The beach that LIGHTS UP at night like a starry sky

The water becomes bright, the shore blue and the whole beach looks like a starry sky. Let's discover together where it is

When you think of the Maldives you imagine white beaches, the sun beating down on palm trees and clear water. The classic natural paradise worthy of a desktop wallpaper.

Many of these beaches at night, when all is silent and only the sound of the waves resounds, light up like a starry sky revealing the secret: the real show, in the Maldives, is at night.

The beach that LIGHTS UP at night like a starry sky

#The secrets of the Maldives

Credit: @maldives_ig

The Maldives are one of the most loved destinations in the world for their endless white beaches and transparent water.

The atolls of Ari, Malè and Baa are the most famous destinations, but there are also other places in the Maldives where you can spend an unforgettable vacation, including the beach of Vaadhoo.

This unique place enchants tourists from all over the world especially for a unique phenomenon that happens at night: the beach lights up and turns into a starry sky.

# The beach that glows at night

As the waves break on the rocks, a luminous glow of deep blue appears along the sandy shoreline bathed by the ocean.

The result is something unique: thanks to the luminescent water, the entire beach lights up blue like a starry sky.

But why does the beach light up?

# Where does the light come from

Credit: @day_of_travel

It is not a spell or even an optical illusion, the only one responsible for this spectacle is nature. This magical effect is infact caused by bioluminescent plankton found in the warm waters of coastal areas.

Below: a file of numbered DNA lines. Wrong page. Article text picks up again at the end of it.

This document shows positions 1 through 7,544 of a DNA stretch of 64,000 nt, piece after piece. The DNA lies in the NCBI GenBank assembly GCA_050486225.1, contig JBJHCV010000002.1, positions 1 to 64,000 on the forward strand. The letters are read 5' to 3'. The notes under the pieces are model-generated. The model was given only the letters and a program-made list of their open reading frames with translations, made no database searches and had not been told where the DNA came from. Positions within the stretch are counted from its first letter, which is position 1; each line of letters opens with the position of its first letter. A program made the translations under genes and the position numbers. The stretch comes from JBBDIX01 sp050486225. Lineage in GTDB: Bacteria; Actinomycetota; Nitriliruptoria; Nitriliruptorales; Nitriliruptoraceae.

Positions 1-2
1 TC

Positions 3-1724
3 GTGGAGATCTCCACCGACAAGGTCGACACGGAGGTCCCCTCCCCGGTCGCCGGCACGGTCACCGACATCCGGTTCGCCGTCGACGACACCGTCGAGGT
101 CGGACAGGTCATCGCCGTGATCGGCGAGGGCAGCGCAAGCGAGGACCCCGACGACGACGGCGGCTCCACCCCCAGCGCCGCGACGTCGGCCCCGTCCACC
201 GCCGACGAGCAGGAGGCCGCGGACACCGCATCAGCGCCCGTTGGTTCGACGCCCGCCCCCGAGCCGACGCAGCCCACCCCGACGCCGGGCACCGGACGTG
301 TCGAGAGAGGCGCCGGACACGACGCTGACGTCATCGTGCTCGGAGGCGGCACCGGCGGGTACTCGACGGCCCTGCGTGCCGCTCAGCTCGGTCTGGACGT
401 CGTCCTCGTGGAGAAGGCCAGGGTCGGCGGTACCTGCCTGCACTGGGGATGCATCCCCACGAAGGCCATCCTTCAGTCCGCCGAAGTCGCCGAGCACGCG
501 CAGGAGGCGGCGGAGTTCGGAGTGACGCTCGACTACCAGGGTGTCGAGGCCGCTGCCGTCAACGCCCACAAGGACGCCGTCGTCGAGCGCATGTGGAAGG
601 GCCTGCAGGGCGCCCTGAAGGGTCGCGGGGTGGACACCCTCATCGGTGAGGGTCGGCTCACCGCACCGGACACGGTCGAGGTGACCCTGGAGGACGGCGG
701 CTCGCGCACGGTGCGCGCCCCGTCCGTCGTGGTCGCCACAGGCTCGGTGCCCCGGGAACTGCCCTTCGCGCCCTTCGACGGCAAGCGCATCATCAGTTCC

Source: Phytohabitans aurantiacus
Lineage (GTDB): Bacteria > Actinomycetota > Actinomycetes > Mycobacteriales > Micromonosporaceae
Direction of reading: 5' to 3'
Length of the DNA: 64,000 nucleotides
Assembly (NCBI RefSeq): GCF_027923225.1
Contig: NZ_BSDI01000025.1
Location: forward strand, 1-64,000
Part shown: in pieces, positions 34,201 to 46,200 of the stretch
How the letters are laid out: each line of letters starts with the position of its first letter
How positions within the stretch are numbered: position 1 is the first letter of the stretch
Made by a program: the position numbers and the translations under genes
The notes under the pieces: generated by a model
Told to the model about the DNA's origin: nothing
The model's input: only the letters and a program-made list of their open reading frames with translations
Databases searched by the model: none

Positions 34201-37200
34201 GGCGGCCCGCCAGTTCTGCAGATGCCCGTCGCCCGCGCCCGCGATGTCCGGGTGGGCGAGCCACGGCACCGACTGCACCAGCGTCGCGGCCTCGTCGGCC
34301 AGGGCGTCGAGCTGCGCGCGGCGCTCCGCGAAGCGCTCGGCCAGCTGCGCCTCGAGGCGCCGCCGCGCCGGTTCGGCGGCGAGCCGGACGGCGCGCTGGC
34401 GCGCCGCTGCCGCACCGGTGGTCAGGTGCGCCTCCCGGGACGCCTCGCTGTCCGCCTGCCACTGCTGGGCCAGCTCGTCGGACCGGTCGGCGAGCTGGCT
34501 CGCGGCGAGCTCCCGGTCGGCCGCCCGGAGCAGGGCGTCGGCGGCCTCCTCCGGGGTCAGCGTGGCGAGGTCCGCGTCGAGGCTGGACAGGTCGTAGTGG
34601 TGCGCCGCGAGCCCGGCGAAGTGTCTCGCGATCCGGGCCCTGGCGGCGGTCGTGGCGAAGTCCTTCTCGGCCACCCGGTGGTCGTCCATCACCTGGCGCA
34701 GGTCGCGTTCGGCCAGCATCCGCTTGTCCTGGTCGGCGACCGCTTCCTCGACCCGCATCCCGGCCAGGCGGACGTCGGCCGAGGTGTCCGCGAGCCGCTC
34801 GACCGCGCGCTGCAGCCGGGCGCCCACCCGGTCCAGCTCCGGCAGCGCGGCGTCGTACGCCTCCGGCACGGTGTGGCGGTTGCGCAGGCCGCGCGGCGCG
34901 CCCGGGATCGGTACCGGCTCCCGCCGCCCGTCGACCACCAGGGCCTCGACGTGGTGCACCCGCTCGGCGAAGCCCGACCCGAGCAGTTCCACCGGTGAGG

Scientists have discovered that this type of plankton glows when stressed by movement. This can be due to the movement of waves crashing along the shore or from feet moving the thin layer of water along the shoreline when people walk on the beach.

This type of plankton (the phytoplankton), called Lingulodinium polyedrum, produces light using a chemical called luciferin, which it creates on its own.

The best time to witness this phenomenon is from mid-summer through winter, although it can occur throughout the year.

# All beaches that light up

Credit: @tropikaia

Almost all the islands of the Maldives are inhabited by this plankton but they are not alone, in fact in the world there are many places where this extraordinary natural phenomenon occurs.

Among these we find the coast of San Diego and Leucadia in California, the Everglades, Thailand, Australia, Vietnam, Puerto Rico and Jamaica.

The light that the small plankton emits is called “cold light”, because it is less than 20% of the light generated by heat. Because of this phenomenon, being able to photograph this wonder can be quite a feat.

But in the end, for all things, the best camera are always your eyes.